The 2008 Draft Scope of Work specifically mentions several discretionary actions that would have to be taken as part of a re-zoning, including a “map amendments to the city map to: (i) remove the Public Place designation on Lots 1 and 100″  (PAGE 5).
Now that the City has included Public Place in its overall rezoning of Gowanus, many in the community are concerned that the move is a way to rezone Public Place without addressing its specific restrictions. Our local Electeds, Community Board or  NYC DCP have not been forthcoming with information or acknowledgement that there may be a ‘deed restriction‘. There is a “mention of proposed city map changes” in the Gowanus Neighborhood Planning Study, but it is never talked about openly.
They are probably hoping that most in the neighborhood have forgotten that the land was given back to the community for recreational use.

Yet, the argument can be made that that the heavily polluted former MGP site was given to the community in the 1970’s as parkland to right an environmental wrong committed over decades in our neighborhood. After all, the The City of New York first acquired portions of the former Fulton Municipal Manufactured Gas Plant (MGP) in 1938 and returned it to the Gowanus community as a City Park.

In the past, there have been attempts to turn Public Place into parkland. Former Carroll Gardens Assemblyman, neighborhood activist and Second Place resident Frank Verderame’ dream was to turn it into ballfields for local kids. He reminded the City of its own recommendation to set it aside for public recreation when the Gowanus Green development was first discussed. Unfortunately, he passed away in 2008, his dream for Public Place never realized.
This has always been an environmental justice issue.  For generations, Carroll Gardens and Gowanus residents have been exposed to all sorts of environmental dangers from former MGP sites as well as from pollutants that were discharged into our canal and seeped deeply into the ground.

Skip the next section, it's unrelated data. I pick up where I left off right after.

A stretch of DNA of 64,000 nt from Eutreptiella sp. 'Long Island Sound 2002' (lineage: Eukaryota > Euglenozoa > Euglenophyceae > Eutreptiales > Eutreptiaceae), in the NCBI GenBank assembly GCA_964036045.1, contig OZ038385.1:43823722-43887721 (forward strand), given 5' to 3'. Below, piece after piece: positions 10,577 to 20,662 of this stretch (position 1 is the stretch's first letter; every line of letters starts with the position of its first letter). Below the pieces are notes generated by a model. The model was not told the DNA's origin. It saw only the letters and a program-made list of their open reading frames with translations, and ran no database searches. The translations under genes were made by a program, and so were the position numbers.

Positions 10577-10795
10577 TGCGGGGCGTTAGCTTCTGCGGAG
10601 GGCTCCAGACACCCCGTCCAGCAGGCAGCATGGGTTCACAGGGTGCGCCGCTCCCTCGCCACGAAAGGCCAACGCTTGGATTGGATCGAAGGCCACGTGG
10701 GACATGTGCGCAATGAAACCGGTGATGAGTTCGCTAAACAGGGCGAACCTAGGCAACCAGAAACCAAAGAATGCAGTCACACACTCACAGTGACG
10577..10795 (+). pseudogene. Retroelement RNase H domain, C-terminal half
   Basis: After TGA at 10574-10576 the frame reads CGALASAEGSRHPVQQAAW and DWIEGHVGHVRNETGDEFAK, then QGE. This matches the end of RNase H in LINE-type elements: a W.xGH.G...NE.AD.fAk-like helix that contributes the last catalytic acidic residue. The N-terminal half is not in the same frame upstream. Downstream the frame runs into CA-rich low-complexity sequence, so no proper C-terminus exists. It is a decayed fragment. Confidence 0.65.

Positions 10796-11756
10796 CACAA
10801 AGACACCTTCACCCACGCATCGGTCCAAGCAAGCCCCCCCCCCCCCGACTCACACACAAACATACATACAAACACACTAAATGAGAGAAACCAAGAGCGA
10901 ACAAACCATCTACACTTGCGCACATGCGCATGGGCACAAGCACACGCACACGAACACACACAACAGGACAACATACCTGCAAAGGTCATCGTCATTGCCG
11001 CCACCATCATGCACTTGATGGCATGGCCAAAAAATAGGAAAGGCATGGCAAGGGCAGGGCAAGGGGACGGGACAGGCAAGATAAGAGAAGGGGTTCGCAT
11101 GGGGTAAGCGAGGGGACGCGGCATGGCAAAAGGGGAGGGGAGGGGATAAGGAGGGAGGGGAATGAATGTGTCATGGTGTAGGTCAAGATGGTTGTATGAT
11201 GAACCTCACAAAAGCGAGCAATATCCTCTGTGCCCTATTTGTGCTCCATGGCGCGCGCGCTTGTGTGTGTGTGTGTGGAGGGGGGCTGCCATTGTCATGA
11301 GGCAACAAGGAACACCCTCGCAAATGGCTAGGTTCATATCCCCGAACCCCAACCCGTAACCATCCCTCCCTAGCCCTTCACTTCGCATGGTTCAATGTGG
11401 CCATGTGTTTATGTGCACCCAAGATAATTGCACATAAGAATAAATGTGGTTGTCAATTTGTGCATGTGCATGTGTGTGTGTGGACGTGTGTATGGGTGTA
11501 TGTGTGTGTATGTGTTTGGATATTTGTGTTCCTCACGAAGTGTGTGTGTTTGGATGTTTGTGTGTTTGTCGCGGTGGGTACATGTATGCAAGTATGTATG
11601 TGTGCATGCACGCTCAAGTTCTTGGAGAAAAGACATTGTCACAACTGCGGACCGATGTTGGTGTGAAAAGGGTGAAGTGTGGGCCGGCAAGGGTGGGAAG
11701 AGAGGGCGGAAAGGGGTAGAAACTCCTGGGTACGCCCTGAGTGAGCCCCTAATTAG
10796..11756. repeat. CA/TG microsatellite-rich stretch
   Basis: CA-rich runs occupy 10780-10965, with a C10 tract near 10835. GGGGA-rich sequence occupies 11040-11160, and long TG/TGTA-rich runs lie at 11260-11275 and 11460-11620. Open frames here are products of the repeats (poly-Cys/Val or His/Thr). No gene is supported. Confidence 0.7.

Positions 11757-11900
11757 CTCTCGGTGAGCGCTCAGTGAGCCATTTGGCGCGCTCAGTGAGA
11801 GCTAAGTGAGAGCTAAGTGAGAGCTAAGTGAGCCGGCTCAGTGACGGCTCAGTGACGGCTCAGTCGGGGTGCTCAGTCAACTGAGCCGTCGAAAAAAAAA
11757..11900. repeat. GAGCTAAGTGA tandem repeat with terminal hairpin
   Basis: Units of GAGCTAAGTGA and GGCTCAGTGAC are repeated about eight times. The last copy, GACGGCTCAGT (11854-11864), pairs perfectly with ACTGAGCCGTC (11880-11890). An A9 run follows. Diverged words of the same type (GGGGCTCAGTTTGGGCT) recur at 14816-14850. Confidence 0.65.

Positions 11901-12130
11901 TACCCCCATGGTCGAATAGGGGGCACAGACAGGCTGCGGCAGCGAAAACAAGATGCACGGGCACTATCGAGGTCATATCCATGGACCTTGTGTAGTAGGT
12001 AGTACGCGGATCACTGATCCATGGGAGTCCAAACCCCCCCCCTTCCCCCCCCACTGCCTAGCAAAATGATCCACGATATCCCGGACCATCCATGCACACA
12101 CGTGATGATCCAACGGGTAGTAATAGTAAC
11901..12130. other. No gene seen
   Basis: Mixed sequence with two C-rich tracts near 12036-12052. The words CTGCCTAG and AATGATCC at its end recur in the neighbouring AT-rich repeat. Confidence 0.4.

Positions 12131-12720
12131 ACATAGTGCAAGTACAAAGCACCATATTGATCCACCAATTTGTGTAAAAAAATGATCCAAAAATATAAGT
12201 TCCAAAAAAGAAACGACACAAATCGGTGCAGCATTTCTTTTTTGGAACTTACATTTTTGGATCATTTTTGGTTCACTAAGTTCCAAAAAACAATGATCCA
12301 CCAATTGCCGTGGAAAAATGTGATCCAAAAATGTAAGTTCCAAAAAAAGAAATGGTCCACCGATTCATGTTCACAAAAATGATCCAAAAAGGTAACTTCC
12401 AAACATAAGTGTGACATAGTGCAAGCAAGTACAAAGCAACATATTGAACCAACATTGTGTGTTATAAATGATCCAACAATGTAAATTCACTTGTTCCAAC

In 1974, Community Board 6 and our elected officials supported the special designation of Public Place. They rejected building on the land. The Planning Commission concluded that “the overwhelming and future public interest is in designation of the site as a Public Place.” 
Brad Lander, our councilman, has not been honest with us. His own dream is to bring an estimated 22,000 new residents to the Gowanus Corridor. 
He touts that as part of the rezoning,  the neighborhood will gain ‘open space’  on Public Place if 1000 apartments are built as part of the Gowanus Green development.
If Brad Lander wants to take Public Place away from the community, to give it to developers, we need to demand a stand-alone process, apart from the overall Gowanus rezoning,  one that will allow us to consider a ‘no build option.’

This Monday, December 2, the NYC Department of City Planning and NYC Housing, Preservation, and Development  will be presenting an update on the Public Place / Gowanus Green site to Community Board 6 at PS 32.

Public Place/Gowanus Green Presentation to CB6
Monday, December 2, 6:30 PM
P.S. 32
317 Hoyt Street

Below is a video taken in 2010, in which Brad Lander, when pressed by a Gowanus resident, acknowledged that Public Place ‘had an ususual designation.